And then you have stories of heroes such as Pwyll Pendefig Dyfed in Wales, which exemplify the “commerce” believed to be possible between our world and the otherworld (in the Welsh epic “The Mabinogion,” a hunting expedition into the woods brings Pwyll to the otherworldly realm of Annwn and back).

Finally, various supernatural entities (leprechauns, for example) were thought to have made their homes beneath the surfaces of streams, rocks, trees, hills, etc.¬† How’s that for eyeball-to-eyeball?

All this makes for fantastic storytelling.  But beyond that, for what might it have been paving the way?


Like all other “seeds of the Word,” this points to the¬†Word Himself,¬†Jesus Christ.¬† By dying and then rising from the dead, He reunited God and man, heaven and earth, the spiritual and the material.¬† And in Him the faithful are united with one another not only across space and culture, but also across time and death itself.

Some of the great mystics of the Christian tradition have experienced this reality in a particularly profound way.¬† St. Maria Faustina Kowalska, a Polish nun who died just before the outbreak of World War II, wrote in her world-renowned diary (“Divine Mercy in My Soul”) about meeting the souls of deceased friends, the Bless√©d Virgin Mary, and Jesus Christ Himself in convent hallways on the way to performing her routine daily tasks…usually because they had requested a prayer or act on her part.

It must be noted that few people are granted experiences like this; they are indeed very,¬†very rare — even, from what I understand, among saints.¬† But they are merely intensifications of a reality that is true for all the faithful: The Communion of Saints.

As members of the Body of Christ, we are united with our brothers and sisters in the glory of heaven and in the purification of Purgatory.  In Christ, we are united to the Virgin Mary, the Apostles, all the saints, the prophets and patriarchs of the Old Testament, and the great multitude of the redeemed from the beginning of the world up to the present.  We are surrounded not only by them, but also by all the choirs of angels, from the lowest choirs that are nearest to us all the way up to the fiery seraphim who minister to the immediate presence of God.  We are reminded of this reality every time we go into church and are surrounded by sacred images in stained glass windows, statues, etc.

Let me quickly mention two more components of the Christian life on which this “otherworldly” reality comes to bear:

1. Prayer

PrayerWhen we offer to God sincere prayer — that is, when we take the time to commune with the Thrice-Holy God, leaving our worldly baggage behind as much as we can in order to approach the¬†holy¬†mountain¬†— we are in a certain sense bringing heaven down to earth.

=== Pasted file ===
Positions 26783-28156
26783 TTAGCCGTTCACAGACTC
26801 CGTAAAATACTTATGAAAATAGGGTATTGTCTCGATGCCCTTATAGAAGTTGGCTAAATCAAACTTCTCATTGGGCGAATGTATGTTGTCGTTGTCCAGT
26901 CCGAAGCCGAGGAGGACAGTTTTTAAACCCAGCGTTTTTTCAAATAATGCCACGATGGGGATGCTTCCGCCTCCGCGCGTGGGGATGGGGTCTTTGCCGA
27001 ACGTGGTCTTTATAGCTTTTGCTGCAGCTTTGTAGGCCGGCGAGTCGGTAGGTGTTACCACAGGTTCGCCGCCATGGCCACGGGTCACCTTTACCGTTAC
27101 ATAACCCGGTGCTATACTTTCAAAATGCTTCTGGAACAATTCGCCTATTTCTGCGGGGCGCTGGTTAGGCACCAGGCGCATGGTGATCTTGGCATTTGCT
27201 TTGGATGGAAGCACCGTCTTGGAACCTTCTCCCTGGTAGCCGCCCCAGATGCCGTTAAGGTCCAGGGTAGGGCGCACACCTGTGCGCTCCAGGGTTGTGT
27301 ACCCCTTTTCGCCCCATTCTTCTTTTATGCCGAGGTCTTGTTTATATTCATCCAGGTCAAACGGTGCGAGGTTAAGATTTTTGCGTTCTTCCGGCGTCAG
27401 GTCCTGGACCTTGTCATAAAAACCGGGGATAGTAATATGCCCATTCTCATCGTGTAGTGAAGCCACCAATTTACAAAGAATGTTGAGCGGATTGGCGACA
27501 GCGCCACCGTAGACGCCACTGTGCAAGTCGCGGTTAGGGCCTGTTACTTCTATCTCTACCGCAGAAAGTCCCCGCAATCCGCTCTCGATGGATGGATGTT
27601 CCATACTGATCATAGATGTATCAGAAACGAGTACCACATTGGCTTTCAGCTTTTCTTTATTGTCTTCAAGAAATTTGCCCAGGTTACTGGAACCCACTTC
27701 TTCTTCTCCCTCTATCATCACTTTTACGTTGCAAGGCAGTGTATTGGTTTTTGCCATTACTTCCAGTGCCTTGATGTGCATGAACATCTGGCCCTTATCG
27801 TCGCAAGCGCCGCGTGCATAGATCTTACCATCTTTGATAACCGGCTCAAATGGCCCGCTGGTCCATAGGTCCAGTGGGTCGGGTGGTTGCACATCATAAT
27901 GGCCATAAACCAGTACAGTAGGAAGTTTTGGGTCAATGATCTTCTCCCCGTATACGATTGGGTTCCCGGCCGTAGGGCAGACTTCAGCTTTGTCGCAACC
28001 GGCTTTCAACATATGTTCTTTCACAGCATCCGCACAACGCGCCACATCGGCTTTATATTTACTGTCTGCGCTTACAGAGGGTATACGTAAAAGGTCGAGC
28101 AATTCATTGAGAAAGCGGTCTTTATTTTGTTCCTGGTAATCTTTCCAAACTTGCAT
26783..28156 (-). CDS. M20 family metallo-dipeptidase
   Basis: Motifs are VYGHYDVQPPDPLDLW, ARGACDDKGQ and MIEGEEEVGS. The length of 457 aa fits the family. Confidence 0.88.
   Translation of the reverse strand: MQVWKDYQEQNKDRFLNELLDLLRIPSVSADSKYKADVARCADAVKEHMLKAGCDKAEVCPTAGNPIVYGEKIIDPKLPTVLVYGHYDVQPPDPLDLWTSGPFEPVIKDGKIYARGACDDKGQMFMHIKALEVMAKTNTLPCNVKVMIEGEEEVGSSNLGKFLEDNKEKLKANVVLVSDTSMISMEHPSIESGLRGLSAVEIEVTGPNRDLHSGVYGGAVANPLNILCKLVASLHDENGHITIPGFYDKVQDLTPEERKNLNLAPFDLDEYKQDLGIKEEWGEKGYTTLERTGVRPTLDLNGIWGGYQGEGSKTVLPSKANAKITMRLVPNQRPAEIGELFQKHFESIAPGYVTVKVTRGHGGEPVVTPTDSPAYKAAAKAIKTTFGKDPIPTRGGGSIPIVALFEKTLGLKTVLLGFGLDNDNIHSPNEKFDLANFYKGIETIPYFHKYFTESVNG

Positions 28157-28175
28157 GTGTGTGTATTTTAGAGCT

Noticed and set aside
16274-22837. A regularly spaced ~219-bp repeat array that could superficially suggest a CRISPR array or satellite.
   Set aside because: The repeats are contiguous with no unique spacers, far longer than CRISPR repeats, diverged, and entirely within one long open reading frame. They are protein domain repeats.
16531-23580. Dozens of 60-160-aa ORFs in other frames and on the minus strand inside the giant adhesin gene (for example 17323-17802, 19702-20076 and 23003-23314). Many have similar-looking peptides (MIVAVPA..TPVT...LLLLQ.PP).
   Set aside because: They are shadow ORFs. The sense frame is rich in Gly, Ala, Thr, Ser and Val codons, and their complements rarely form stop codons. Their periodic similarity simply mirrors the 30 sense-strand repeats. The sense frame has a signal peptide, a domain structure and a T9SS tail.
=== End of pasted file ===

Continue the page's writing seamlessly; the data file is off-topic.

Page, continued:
2. The Mass


Last but not least, there is the Mass,¬†which is quite literally where heaven and earth meet.¬† When we participate in Mass, we join the heavenly liturgy in which all the saints and angels praise God (for more on this, I’d recommend Scott Hahn’s book “The Lamb’s Supper”).

Five more days until St. Patrick’s Day.¬† Until then, I do have a few more items I want to talk about.¬† Thanks for reading, and stay tuned.

Image of “The Mabinogion” from www.amazon.com;¬†remaining images from Wikipedia

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Prodigal SonThe process of conversion and repentance was described by Jesus in the parable of the prodigal son, the center of which is the merciful father: The fascination of illusory freedom(;) the abandonment of the father’s house; the extreme misery in which the son finds himself after squandering his fortune; his deep humiliation at finding himself obliged to feed swine, and still worse, at wanting to feed on the husks the pigs ate; his reflection on all he has lost; his repentance and decision to declare himself guilty before his father; the journey back; the father’s generous welcome; the father’s joy – all these are characteristic of the process of conversion. [T]he beautiful robe, the ring, and the festive banquet are symbols of that new life – pure(,) worthy, and joyful – of anyone who returns to God and to the bosom of his family, which is the Church. Only the heart of Christ Who knows the depths of his Father’s love could reveal to us the abyss of his mercy in so simple and beautiful a way.

-Catechism of the Catholic Church, 1439

Image from Wikipedia

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Into the Dance

Ramadan Our Muslim brothers and sisters completed Ramadan, a month-long period of fasting, yesterday.

From what I understand, this is a very strict fast.  Those observing may eat and drink before sunup and after sundown, but at no time in between.  And during this season of longer days, that must have been difficult indeed.

Such discipline and self-denial is vastly admirable, and is one of the traits in pious Muslims that my fellow Christians and I should be open to learning from.

The corresponding observance in Catholicism is, of course, Lent‚Ķas well as every Friday, which is designated as a special day of penance (contrary to popular belief, Vatican II did not do away with this ‚ÄĒ but that‚Äôs a subject for another post).

But why should anyone fast?  Isn’t there something puritanical and anti-body about it?  Doesn’t it betray a rather gloomy outlook on life overall?

Some have taken…